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VR glasses are increasingly popular, but they have usually been heavy and oversized -- until now. Large-area microdisplays are expected to change that, because they make it possible to produce ergonomic and lightweight VR glasses. The new OLED displays now reach very high frame rates and achieve extremely high resolutions with "extended full HD."

The image is crystal clear, and you feel as if you are really walking through the incredible worlds that your VR glasses are conjuring up around you. Until now, however, these glasses have usually been rather heavy and bulky. That is mainly due to the display, which is the key component in every pair of VR glasses. Commercially available VR glasses generally use displays designed for the smartphone market. These displays are cheaply available and employ simple optics to provide a wide field of view. The disadvantage is that they produce pixelated images because of their limited resolution and insufficient pixel density. Modulating LCD and LCOS microdisplays are also used. These are not self-illuminating, however, i.e. an external light source is necessary. In order to produce VR glasses that are light and ergonomic, some manufacturers are therefore already focusing on OLED microdisplays. These are based on organic light-emitting diodes, which are integrated onto a silicon chip and are self-illuminating. As a result, they are energy-efficient and yield very high contrast ratios >10,000:1. In addition, the fact that there is no need for a backlight means that they can be constructed in a simpler fashion, with fewer optical components.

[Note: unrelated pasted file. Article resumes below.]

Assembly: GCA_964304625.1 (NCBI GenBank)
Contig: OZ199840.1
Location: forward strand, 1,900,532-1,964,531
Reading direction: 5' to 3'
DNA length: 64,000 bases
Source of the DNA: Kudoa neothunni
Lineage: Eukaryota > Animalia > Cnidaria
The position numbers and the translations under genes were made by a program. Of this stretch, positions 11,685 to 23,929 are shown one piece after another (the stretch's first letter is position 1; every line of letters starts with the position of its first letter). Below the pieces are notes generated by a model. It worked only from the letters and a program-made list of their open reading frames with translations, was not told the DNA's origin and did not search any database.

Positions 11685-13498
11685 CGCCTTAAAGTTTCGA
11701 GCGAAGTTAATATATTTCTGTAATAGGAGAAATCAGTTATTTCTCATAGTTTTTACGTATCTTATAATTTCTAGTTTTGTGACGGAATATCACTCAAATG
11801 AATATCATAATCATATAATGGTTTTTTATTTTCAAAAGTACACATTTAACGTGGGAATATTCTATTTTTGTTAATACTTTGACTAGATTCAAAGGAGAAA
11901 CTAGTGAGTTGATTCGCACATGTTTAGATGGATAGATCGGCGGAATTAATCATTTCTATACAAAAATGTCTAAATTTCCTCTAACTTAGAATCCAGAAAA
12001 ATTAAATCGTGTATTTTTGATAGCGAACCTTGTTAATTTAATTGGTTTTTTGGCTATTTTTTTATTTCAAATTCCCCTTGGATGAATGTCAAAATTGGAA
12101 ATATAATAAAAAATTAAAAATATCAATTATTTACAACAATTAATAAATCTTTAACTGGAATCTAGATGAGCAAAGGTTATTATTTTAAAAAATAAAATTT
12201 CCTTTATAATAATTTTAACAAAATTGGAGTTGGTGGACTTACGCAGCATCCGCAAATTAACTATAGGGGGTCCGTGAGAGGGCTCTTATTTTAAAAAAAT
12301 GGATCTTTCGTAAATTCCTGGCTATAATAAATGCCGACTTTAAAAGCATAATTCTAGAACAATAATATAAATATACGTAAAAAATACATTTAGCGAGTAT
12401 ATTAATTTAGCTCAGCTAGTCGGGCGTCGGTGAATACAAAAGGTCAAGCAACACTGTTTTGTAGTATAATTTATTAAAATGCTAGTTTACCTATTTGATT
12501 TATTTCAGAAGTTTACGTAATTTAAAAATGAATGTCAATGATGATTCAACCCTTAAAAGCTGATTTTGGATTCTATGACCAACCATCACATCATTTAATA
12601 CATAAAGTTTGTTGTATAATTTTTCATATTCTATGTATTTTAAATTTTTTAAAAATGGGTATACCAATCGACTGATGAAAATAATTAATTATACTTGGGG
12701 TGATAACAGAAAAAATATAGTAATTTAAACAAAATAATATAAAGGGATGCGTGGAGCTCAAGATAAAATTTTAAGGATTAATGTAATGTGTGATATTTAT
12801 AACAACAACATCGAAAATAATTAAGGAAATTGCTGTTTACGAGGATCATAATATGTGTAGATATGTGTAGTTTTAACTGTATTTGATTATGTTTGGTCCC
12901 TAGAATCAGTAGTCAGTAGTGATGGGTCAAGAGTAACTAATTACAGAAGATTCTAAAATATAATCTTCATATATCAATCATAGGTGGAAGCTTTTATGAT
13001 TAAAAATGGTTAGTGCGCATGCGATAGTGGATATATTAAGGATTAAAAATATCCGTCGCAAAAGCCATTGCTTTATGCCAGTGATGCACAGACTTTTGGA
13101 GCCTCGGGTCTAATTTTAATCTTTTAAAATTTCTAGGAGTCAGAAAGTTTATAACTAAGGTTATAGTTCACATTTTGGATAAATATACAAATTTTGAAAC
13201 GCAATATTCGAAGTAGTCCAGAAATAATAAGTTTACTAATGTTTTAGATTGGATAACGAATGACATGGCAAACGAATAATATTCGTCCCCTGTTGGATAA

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Category: Science